I don't really have a set agenda when it comes to a BFR. While the regs spell out the basics for what needs to be covered, I feel it's best to tailor the BFR for each individual pilot.
I will sit down with the person and interview them beforehand about such things as the type of flying they commonly do, aircraft they fly, navigational devices used, etc., to determine what their strengths and potential weak areas are. I then try to focus on those procedures and maneuvers that the person doesn't routinely use, but that are still applicable to the certificates and ratings they hold. A simple example would be working with a private pilot who routinely flies into and out of airports with fairly lengthy runways, who has little exposure to short and/or unpaved runways. You can bet short and soft-field takeoff and landing work will be included as part of that BFR.
Another key is to ask the person if there are any maneuvers in particular they would like to practice. It's a good way to help get them actively involved from the beginning.
Tailor the BFR so that the person takes something away from the experience. Don't develop one set plan that equates to just getting the BFR done and out of the way simply for currency purposes. While I have some items that are standard for every BFR, such as recent changes to regulations, aircraft systems review, etc., my plan of action for the BFR is developed as I interview the pilot at the beginning.
I always like to incorporate some hood flying and basic radio navigation. Include some unusual attitudes as well. I usually find out many of the flight review students need some work on it and it gives them more confidence. The student should come out learning something at least.
Tailor the flight review to the person's needs and use the Private PTS as a working outline. A lot depends on how well acquainted you are with the pilot and if you've flown with him/her in the past. Don't be impressed by a plethora of hours and ratings. Some of these people know far less than a 40-hour private pilot. If the person is someone you've just met, your oral can include ARROW, pilot privileges, currency and medicals. Have the pilot obtain weather, calculate performance and weight and balance, and maybe plan a very short cross country. Ask a few questions about weather mins, charts, and especially airspace. You just need to satisfy yourself that the person exhibits knowledge. You can tell within a few minutes if the person knows his/her stuff. You are not reexamining the person for his/her rating.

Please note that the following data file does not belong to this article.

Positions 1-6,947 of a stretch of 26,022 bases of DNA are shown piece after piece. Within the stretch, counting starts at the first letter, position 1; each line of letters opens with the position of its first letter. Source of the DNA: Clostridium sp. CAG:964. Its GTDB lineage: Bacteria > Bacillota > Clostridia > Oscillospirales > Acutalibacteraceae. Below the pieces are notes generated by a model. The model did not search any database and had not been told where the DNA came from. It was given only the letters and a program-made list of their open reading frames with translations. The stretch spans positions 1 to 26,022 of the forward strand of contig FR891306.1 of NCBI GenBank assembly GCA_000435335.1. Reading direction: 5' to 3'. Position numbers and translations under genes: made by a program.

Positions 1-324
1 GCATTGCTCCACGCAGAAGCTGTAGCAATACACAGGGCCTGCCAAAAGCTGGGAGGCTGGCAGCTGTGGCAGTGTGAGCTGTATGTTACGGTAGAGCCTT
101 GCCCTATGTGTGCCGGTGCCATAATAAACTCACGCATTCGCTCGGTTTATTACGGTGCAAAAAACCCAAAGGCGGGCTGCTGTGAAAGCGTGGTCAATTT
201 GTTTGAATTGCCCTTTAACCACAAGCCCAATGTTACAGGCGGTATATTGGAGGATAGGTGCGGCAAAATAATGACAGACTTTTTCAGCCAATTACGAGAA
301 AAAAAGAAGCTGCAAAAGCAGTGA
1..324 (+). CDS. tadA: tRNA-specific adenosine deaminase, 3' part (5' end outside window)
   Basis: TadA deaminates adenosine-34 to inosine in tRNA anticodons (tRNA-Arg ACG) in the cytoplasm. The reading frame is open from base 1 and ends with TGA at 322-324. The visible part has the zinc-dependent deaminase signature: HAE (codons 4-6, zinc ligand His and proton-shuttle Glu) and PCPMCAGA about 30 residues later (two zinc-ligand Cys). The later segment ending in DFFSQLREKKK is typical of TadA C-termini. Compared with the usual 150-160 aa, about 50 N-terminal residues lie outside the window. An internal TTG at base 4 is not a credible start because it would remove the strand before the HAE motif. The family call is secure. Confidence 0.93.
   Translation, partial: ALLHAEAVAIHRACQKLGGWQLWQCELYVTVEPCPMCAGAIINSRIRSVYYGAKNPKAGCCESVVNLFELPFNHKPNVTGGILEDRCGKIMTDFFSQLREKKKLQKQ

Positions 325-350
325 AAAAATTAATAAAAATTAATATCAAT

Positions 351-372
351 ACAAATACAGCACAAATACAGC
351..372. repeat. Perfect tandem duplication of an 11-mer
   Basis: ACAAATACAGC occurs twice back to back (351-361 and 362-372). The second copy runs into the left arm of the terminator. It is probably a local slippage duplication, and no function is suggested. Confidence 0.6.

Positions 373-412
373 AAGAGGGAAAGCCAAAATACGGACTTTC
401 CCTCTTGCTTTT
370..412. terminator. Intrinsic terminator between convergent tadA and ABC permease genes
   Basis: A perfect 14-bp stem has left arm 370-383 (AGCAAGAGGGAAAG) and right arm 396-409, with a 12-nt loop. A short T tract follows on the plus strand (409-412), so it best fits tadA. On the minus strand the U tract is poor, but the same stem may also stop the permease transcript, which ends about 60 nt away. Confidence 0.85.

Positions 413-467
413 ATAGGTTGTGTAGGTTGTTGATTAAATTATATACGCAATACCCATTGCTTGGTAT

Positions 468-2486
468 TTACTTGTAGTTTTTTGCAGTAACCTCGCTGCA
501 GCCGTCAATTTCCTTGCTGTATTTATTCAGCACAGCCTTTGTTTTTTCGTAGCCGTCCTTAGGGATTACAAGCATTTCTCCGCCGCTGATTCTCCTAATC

I always offered to give an ICC if the person has an instrument rating. At that point I'd ask a few questions about required equipment, currency, weather mins, inoperative components, the 1-2-3 rule. A good question to ask is EFC times. Another is lost comm.
The flight doesn't have to drag on forever. You can tell within a few minutes if the person can fly. Airwork can include steep turns, one or two stalls, and slow flight. High and low altitude emergencies. On the way back to the field, put the person under the hood and do a couple of unusual attitudes. Partial panel. Have the pilot track to a VOR or NDB. If you're also giving a comp check, work in the hold and the approaches on your way to the airport. At the airport, work on all the takeoffs and landings, aborted takeoff, takeoff emergencies and pattern emergencies.
I always thought it was reasonable to hold the pilot to Private standards, no matter what kind of certificate. Pilots with higher grade certificates who are (lucky enough to be) flying for a living wouldn't come to you anyway because they get their regular annual and six-month checks.
It's hard to go wrong in general with a review of the practical test requirements; use the PTS appropriate to the pilot in question. Bear in mind that the pilot needn't necessarily perform to PTS standards on a pass/fail basis. The flight review is not a test, but a review, and you may make full use of instruction while providing the review.
I like to concentrate on areas the pilot may not normally use in daily life. If it's been two years since the last review or training, I like to concentrate on emergency proceedures, including off-field landings and engine failures where ever possible. I spend time on the ground discussing how to put an airplane down in water, trees, etc, and how to survive once you're there. These are things that most pilots, especially private pilots, won't be considering over the course of the year. A little refresher in these areas is probably as valueable as anything.
If the pilot is instrument rated, extending the check a bit to encompass an IPC is sometimes a good effort.
ASA has a nice little book on BFR, and you can search the advisory circular list for an FAA guide to the animal.
Don't forget, although this is not a pass/fail procedure, you can write in a recommendation for additional recurrent trainning in the pilot's logbook. Don't, however, be demeaning in any way when you word your overview of the experience. Offer to provide the training yourself, and position yourself as working to provide honest help to the pilot in question.
I would discourage folks from writing a recommendation for further training in an individuals logbook. This is especially the case when performing a flight review. If not satisfied with performance on the first flight, don't put an endorsement in for the completion of the flight review. Advise the client that you would like to fly again.